• avatar
    Vega

    I always wonder what Americans need all the horsepower for. I’m from Germany and half of the cars I see doing 110+ mph on the left lane of the Autobahn are 2 liter Diesel Passats, Golfs, Tourans, Focus (Foci?), Astras, Mondeos etc. The S-Max is a medium sized car, the 140hp Diesel has ample torque when you need it (for accelerating from 60-100 mph without downshifts) and does everything including hustling along the left lane of the Autobahn at 120 mph. While still getting great mileage. US interstates are speed restricted so either Americans are as big as people say they are, constantly have to tow all their gear from one place to another, or cars offered in the US are too heavy and have oversized, inefficient engines.

  • avatar
    rjanecky

    Is the S-Max related to the Mazda 5? Do Americans get the Mazda 5? They’re about as good as it gets in the utility/fuel efficiency/fun-to-drive category.

  • avatar
    hularocker

    I always wonder what Americans need all the horsepower for. I’m from Germany and half of the cars I see doing 110+ mph on the left lane of the Autobahn are 2 liter Diesel Passats, Golfs, Tourans, Focus (Foci?), Astras, Mondeos etc.

    And the other half are big Mercedes AMG’s and Bimmer M’s

  • avatar
    Commuter

    Ford gives the world car a try in the early 90’s and comes up with the mediocre Mondeo. A good idea badly executed. Today when the world car idea makes even more sense, Ford doesn’t even try. It has two world class cars in Europe (the S-Max and Focus) but continues to sell outdated and outclassed cars in the US.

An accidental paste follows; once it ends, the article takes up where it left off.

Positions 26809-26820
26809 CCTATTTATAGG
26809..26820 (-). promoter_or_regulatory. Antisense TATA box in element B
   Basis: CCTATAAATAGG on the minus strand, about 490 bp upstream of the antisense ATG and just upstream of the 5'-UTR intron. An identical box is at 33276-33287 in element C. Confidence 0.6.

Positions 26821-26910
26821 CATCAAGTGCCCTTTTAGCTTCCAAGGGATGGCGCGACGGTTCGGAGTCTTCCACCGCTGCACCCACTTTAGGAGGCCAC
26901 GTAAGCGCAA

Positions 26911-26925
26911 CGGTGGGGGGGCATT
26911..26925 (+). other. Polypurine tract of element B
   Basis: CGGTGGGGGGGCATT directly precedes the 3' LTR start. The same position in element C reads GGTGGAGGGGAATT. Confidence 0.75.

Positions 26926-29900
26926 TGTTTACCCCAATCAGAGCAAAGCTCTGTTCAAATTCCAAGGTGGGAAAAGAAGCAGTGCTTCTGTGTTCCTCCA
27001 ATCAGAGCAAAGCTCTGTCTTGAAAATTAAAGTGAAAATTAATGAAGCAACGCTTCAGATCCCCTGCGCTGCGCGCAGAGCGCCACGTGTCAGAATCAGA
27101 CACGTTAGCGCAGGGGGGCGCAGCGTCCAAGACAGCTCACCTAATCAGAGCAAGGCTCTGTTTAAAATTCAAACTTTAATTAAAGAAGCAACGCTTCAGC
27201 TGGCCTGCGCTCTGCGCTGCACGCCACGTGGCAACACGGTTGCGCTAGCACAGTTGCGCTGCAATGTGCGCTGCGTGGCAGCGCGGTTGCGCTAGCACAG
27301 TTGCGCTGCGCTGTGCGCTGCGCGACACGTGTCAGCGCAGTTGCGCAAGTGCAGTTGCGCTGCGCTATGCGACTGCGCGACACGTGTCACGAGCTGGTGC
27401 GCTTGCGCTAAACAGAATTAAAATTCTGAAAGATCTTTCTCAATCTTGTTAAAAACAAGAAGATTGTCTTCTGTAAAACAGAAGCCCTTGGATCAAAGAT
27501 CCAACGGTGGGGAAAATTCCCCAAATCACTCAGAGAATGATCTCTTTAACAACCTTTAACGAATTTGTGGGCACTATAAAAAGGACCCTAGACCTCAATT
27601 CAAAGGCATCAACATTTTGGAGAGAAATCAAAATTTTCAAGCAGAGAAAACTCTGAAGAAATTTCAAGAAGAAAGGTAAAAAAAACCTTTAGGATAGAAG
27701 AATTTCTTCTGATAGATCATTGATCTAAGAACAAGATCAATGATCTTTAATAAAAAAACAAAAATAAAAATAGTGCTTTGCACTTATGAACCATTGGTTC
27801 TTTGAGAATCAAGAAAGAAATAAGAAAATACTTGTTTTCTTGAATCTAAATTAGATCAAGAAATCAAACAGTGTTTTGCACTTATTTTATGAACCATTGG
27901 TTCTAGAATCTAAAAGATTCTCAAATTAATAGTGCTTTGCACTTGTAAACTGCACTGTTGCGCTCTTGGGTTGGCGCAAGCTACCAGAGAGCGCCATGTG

Even after loosing $12 billion the boyz from Dearborn still don’t get it.

  • avatar
    Martin Schwoerer

    ejacobs: thanks!

    Eric_Stepans: i drove it like a maniac, flooring it most of the time, which normally negates the efficiency advantages of a diesel. so i got less than 27 mpg. 20% better should be easy. the official EU rating is 44mpg.

    ye power-addicted: there is a gasoline version with 220 HP; 0-60 in 7.4 seconds. i wanna!

  • avatar
    Vega

    And the other half are big Mercedes AMG’s and Bimmer M’s

    Yeah that’s right, but these cars are luxury purchases. I just can’t understand that in a speed restricted country standard family transportation is considered inadequate if it doesn’t have at least a 3.5 liter engine.